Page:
Behind The Leaf: Masala Chai

chai

I know we’ve talked about autumn teas, and there is another tea perfect for this time of year. Do you enjoy Masala Chai? It’s lovely any time of year, but the milky, spicy, sweet flavor is perfect for walks through the crisp autumn air and warming up on a chilly morning. The spices wake up your senses and give you an extra spring in your step.

You’ve probably had (or at least seen) a ‘chai latte’ in cafes and restaurants. Dearies for steep’s sake, chai translates to ‘tea’ so you are actually just saying ‘tea tea’! Masala chai is the spiced tea we are talking about. Although most places refer to it as ‘chai’, you know now the appropriate way to refer to it!

Masala chai is a staple in parts of India where it is made at home and sold on the street. The vendors selling the fragrant tea are called chai wallahs. Char drank many of cups from these vendors on her travels through India, and I had the pleasure of accompanying her. I will never forget those fragrant teas poured quickly with expert hands, or sitting in her suitcase during those bumpy train rides!

Masala chai started off as a medicinal drink of herbs, until the British started increasing tea production in the early 1800s and promoting tea drinking in India. Many families have their own version of masala chai. It almost always contains warming spices such as cardamom and ginger. It can also contain cinnamon, star anise, fennel, peppercorn, nutmeg and cloves.  The spices often vary by region. Milk and sweetener are also added. It is such a delicious drink!

Kat first started drinking masala chai after trying a latte at her local café. She enjoyed the spices but thought the brew was far too sweet. Then, after dining with friends at an authentic Indian restaurant, she had the real thing. Freshly made, masala chai is a delight for the senses. Spicy, sweet, silky, warming. She likes to drink it after her meal, to enjoy all of the flavors without anything getting in the way.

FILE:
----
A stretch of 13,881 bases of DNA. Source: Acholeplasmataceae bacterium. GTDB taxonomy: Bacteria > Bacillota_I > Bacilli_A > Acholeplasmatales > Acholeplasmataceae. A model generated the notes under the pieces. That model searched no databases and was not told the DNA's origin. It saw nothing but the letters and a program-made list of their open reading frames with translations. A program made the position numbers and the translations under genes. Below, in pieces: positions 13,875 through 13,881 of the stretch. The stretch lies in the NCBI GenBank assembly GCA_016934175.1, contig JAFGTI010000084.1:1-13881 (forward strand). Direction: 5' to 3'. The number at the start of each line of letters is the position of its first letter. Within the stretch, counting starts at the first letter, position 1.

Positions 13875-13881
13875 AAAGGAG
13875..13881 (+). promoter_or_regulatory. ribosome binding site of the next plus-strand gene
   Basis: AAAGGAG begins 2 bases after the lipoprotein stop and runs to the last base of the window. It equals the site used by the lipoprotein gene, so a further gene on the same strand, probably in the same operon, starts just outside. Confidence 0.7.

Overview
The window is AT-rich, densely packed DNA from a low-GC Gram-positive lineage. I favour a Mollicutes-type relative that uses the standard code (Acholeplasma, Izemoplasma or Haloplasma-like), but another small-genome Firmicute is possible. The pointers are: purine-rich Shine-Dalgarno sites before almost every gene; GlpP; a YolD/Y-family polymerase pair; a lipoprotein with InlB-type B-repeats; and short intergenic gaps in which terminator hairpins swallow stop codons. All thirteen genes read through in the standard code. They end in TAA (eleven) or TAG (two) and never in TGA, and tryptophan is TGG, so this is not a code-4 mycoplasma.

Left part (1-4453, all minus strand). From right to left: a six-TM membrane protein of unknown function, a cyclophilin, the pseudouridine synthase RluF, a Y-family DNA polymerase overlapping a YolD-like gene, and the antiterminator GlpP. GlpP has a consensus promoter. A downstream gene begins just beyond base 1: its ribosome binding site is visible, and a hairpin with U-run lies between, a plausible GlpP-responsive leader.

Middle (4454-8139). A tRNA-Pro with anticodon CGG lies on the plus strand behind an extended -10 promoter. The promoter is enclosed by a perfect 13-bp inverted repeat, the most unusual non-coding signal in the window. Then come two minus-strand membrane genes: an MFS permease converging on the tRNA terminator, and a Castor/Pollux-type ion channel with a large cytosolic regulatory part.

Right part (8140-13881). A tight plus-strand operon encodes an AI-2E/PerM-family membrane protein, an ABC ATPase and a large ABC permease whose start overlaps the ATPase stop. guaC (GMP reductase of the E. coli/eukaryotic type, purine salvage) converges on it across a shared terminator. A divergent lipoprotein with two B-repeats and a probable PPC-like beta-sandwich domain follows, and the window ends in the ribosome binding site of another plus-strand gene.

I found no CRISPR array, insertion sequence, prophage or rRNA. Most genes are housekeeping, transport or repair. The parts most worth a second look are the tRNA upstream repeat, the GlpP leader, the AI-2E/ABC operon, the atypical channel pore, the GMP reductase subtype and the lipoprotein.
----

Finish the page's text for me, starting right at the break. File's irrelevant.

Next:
The method of preparation can also vary based on family. Kat likes to boil everything together on the stovetop to let all the flavors infuse and concentrate. Important things to always include are fresh spices, high-quality tea, and a rich tasting milk. A strong, malty Assam tea is a great choice but you can use any black tea you’d like.

Kat’s recipe for masala chai:

3 cups water

3-4 teaspoons black tea (Assam is preferred), or 3 teabags

1-inch piece of fresh ginger cut into pieces

5-8 cardamom pods

4 cloves

A cinnamon stick

3-4 black peppercorns

Milk of choice to taste

Choice of sweetener

Add the water to a small pot. Crack open the cardamom pods and add them along with remaining spices to the water. Bring to a boil. Add the tea and steep, then add the milk. Let the whole thing boil for 2-3 minutes. Remove from heat, strain, and enjoy. Add as much or as little sweetener as you like (you can also add the sweetener while you are boiling everything together if you’d like it better incorporated.

For a bit of a twist, adding vanilla or even chocolate to your masala chai will change it into a different yet equally delicious drink. Serving it warm is the more traditional way, but it is also delicious iced.

If you enjoy masala chai, what is your favorite way to drink it? Do you have your own secret recipe?

Advertisements

2 thoughts on “Behind The Leaf: Masala Chai

Leave a Reply

Fill in your details below or click an icon to log in:

WordPress.com Logo

You are commenting using your WordPress.com account. Log Out / Change )

Twitter picture

You are commenting using your Twitter account. Log Out / Change )

Facebook photo

You are commenting using your Facebook account. Log Out / Change )

Google+ photo

You are commenting using your Google+ account. Log Out / Change )

Connecting to %s